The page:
To get infected the particles must reach the body and this is what is known as airborne infection. Through the inhaled air we have a direct path down to our respiratory system and this results in infections that cause various sicknesses. But it is not only through the air that we inhale the particles, the droplets can survive for a longer time on the surface. The risk of getting infection increases when we touch a surface with active viruses and bacteria, or by ingesting bacteria and viruses from our hands, and other kinds of direct contact.

Size of the virus extended eng


Sneeze illustration virus webb

How can we prevent the infection?

The combination of the air pollutants from both indoor and outdoor sources in the environment creates a major impact on the indoor air quality. Indoor air quality due to enclosed spaces can be up to 50 times more polluted. Depending on the ventilation solution particles tend to stay in a room and can survive for several hours in that indoor environment if you don’t influence it in any way. External factors are difficult to influence but we can do a lot to improve our indoor environment.

A study recently published by Akademiska Sjukhuset in Sweden shows that proper ventilation is the key to reducing the spread of infection. Inactive coronavirus (non-infectious virus) has been found in the air filters in the ventilation exhaust which shows that the ventilation system is doing the job properly by removing harmful pathogens from the room. If you can increase the number of air changes in the room there are great gains to be made against the spread of infection.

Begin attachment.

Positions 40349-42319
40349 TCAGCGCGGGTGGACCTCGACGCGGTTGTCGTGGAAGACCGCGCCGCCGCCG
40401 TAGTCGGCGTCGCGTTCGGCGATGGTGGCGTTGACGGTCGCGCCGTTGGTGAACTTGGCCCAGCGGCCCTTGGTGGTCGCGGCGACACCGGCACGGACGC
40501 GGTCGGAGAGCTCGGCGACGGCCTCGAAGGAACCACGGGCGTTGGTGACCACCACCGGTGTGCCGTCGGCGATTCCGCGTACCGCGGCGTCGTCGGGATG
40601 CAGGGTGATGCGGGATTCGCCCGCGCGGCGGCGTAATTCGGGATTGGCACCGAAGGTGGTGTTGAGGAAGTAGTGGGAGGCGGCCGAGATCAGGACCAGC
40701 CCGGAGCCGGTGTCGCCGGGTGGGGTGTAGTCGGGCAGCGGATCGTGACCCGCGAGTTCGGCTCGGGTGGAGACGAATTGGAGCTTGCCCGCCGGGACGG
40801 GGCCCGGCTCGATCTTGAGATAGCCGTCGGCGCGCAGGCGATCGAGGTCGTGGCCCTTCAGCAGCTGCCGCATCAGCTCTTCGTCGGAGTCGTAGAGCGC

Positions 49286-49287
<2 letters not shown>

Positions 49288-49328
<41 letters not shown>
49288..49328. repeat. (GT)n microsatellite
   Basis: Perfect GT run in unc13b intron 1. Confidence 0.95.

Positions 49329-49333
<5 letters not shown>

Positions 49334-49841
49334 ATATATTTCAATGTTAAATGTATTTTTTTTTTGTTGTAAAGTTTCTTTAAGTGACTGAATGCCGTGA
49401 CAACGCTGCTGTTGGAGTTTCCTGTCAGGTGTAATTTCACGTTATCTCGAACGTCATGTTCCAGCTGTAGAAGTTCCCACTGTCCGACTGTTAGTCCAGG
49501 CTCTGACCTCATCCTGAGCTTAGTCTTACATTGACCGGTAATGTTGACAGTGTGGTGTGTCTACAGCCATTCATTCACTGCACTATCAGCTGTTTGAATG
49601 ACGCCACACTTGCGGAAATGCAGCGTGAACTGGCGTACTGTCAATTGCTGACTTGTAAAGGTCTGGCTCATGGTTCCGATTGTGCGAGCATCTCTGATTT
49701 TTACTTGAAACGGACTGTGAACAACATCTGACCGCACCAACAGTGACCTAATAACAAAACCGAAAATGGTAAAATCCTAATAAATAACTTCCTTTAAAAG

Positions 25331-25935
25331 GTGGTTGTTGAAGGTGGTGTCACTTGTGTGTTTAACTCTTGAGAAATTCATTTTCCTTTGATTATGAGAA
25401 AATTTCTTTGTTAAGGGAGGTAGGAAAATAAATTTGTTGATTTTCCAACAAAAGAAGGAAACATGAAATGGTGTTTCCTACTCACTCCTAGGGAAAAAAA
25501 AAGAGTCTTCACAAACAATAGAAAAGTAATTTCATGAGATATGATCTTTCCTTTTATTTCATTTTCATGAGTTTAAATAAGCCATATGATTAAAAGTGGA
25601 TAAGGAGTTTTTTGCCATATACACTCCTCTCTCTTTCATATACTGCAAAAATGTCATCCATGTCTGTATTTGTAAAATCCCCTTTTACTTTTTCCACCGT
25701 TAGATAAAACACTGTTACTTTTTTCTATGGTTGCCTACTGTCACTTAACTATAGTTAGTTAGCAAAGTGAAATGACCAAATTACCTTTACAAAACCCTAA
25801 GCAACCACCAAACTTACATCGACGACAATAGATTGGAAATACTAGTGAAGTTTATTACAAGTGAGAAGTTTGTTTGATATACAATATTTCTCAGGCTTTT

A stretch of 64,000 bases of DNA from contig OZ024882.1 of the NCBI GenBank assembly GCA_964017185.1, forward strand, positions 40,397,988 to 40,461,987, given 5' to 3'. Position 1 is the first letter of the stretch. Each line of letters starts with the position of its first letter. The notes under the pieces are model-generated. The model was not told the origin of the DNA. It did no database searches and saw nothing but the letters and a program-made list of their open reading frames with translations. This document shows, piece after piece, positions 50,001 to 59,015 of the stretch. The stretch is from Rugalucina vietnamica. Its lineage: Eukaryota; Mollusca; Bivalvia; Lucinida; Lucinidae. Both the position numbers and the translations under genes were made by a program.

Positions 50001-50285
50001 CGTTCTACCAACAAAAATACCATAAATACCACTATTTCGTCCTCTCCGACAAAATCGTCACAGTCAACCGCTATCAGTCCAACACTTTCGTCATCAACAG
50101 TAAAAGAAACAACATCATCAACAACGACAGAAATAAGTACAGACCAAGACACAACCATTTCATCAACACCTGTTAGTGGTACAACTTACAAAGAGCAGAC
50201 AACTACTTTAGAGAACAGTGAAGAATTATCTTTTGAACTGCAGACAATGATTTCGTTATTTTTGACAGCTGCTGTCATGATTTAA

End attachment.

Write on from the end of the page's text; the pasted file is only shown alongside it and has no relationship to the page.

This result shows that it is important to have numerous air changes so that we exhaust or release used air and viruses along with supplying fresh, clean air in the room. To create good indoor air quality, it is also important to review your filters in the facility. We recommend that you use at least filter class ePM1 60%. Also, make sure to change the filter at the correct intervals and undergo regular maintenance. As a complement to the ventilation, you can also install air purifiers which is also the fastest and easiest way to improve the air quality in a room. Camfil’s air purifier City-Series reduces 99.995% of the particles and works in all public environments such as offices, hospitals, hotels, or hairdressers.

Do you want to measure the particle levels in your facility or get help with the best filter solution designed for you? Contact us and our air filtration experts will help you. 

8 tips to prevent airborne infection
  • Keep distance
  • Wash your hands
  • Cough and sneeze in your elbow
  • Respiratory protection masks (face masks)
  • Install air purifier
  • Review your filters in the facility
  • Increase the number of air changes
  • Keep surfaces clean


Created Wednesday, January 13, 2021